Neil: Yes, thousands of dollars.
Interviewee 2: t's crazy, like hunks of wire like that that'll be laying in the field and it'll grow up with the corn. You wouldn't think that, but that's the only way for that to get in the machine.
Neil: You guys have a bunch of different tractors, so what is your preference for transmission?
Interviewee 2: Definitely a CVT for sure. We had one of our 315s. Something happened to it and they brought us out a T8 power shift to use. I jumped in it and I stalled it I think twice until I ever got ready on it again. As easy as get in and put it in gear and go. I think the power shift are definitely more snappy, like torque-y, but I don't know. I'd much rather have this.
Neil: What's the guts of the inside of the bagger? Is that actually, that would pack it before it pushes it back in?
Interviewee 2: Yes. It's like a big rotor, I don't know how big around it, like with teeth on it. It spins, and it just keeps pushing it in.
Neil: It's actually pushing it, forcing it back.
Interviewee 2: Yes, and then them cables are on brakes. There's disc brakes on each cable there and that--
Neil: That holds it.
Interviewee 2: I could just pump the brakes till--
Neil: You leave the tractor in neutral.
Interviewee 2: Yes, tractor's in neutral, then it's packing it in there. It's crazy how much it really packs.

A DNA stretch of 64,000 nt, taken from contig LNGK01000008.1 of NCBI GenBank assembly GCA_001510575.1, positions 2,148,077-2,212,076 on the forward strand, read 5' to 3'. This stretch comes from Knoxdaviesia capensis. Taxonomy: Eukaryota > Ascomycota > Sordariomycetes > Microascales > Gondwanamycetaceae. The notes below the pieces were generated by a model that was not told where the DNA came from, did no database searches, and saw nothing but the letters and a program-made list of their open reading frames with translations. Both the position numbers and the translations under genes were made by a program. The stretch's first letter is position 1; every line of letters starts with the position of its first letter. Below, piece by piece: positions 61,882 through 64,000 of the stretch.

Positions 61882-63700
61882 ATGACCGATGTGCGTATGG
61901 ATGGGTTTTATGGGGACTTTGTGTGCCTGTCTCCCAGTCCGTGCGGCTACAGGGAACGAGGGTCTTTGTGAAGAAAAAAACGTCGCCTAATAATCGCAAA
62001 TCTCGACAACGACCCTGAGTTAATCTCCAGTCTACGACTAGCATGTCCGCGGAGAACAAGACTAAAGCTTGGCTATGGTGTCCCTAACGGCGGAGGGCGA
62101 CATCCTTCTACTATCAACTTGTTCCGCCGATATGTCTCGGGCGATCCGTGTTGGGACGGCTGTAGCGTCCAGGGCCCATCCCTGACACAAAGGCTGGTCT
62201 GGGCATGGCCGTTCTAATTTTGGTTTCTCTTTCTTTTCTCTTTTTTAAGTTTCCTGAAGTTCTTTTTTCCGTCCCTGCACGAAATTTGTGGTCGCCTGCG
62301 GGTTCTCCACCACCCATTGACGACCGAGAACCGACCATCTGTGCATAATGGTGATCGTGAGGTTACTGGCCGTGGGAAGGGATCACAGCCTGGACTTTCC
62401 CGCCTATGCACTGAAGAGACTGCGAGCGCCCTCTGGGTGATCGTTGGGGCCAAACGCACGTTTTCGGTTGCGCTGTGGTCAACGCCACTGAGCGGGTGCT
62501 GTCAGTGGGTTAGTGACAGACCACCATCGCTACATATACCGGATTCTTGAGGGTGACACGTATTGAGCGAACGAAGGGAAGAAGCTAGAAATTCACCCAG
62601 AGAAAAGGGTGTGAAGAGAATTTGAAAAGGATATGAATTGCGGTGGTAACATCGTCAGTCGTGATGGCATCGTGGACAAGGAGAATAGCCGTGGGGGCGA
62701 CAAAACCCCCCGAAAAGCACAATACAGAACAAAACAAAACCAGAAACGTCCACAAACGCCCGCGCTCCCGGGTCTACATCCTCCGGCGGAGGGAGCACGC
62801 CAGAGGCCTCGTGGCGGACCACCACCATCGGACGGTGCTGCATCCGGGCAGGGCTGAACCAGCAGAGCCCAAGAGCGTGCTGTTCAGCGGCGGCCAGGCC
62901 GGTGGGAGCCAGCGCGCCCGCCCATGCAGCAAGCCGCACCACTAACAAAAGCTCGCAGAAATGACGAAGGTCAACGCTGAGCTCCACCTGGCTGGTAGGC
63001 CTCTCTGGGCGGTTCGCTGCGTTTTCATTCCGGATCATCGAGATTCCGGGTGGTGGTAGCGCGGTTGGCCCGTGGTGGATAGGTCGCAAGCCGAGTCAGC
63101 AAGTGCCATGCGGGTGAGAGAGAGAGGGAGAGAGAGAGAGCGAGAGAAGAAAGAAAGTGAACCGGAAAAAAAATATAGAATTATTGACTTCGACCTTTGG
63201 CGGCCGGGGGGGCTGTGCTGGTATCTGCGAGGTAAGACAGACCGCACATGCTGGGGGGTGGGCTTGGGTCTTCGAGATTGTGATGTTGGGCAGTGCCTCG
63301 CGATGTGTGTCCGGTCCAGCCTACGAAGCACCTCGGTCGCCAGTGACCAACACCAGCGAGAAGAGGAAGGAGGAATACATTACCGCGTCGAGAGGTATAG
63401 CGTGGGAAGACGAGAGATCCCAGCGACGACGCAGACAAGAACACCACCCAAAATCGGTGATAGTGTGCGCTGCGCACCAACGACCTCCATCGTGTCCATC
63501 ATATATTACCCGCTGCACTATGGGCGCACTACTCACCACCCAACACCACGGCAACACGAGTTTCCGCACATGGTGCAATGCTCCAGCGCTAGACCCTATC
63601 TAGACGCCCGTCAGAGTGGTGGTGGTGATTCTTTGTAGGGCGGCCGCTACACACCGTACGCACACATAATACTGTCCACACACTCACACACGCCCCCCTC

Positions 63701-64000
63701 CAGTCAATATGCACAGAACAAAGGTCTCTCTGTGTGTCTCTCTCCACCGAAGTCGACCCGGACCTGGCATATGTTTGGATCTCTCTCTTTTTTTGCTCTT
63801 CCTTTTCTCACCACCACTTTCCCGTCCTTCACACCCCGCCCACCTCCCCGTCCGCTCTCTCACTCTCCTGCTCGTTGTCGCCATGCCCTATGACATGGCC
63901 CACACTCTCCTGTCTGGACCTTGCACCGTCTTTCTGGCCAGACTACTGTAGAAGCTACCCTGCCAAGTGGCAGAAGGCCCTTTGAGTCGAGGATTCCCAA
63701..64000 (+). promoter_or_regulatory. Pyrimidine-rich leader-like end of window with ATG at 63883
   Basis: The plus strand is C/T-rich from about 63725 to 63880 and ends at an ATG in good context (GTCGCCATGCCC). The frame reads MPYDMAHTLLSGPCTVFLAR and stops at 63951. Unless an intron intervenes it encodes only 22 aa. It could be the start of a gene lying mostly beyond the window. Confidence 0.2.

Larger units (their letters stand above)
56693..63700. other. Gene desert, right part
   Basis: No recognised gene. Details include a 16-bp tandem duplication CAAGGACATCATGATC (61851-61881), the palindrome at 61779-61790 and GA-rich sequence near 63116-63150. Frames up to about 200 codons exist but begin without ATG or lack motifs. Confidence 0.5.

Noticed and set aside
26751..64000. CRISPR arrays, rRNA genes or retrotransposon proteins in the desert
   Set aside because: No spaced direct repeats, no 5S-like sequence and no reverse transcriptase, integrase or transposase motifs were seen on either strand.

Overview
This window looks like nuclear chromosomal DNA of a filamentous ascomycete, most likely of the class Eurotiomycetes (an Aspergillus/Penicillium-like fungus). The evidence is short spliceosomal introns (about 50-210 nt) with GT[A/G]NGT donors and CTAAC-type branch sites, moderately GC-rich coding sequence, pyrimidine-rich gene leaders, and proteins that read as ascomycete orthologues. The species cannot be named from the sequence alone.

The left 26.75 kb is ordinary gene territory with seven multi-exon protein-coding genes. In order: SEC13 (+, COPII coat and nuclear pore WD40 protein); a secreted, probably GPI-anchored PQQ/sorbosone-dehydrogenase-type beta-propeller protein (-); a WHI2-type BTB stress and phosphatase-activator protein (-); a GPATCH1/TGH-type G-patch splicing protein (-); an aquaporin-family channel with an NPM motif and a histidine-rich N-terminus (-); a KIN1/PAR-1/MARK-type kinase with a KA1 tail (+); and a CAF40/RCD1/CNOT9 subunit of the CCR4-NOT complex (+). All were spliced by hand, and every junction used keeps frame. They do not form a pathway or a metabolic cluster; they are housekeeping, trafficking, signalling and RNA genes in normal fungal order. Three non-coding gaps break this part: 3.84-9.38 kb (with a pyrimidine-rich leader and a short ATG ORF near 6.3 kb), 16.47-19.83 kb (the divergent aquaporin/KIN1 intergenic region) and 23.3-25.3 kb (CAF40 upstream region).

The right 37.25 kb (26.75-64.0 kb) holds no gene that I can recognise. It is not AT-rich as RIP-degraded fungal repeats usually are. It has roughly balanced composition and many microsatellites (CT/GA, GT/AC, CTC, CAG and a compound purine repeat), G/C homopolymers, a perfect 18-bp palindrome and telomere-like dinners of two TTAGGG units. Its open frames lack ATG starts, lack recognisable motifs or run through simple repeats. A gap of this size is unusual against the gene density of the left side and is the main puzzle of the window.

Neil: Yes, you just think in terms of the amount of material going in versus how fast the tractor moves back.
Interviewee 2: There's so many different types of baggers. There's some where you're running into what you need like 300 horsepower on to run on, but you can unload a wagon in two-and-a-half minutes. It's quick because you can [unintelligible 00:10:11]
Neil: Special thanks to the Gamble family for having us out today. It is awesome to see these machines at 800,000, 900,000 horsepower chewing up corn at 10 miles an hour, spitting it out into a wagon. It is a phenomenally incredible powerful piece of equipment, and it's super fun to watch. If you're shopping for a piece of machinery like this or if you have parts or service needs for equipment you've already got, give us a call at Messick's. We are available on 800-222-3373 or online at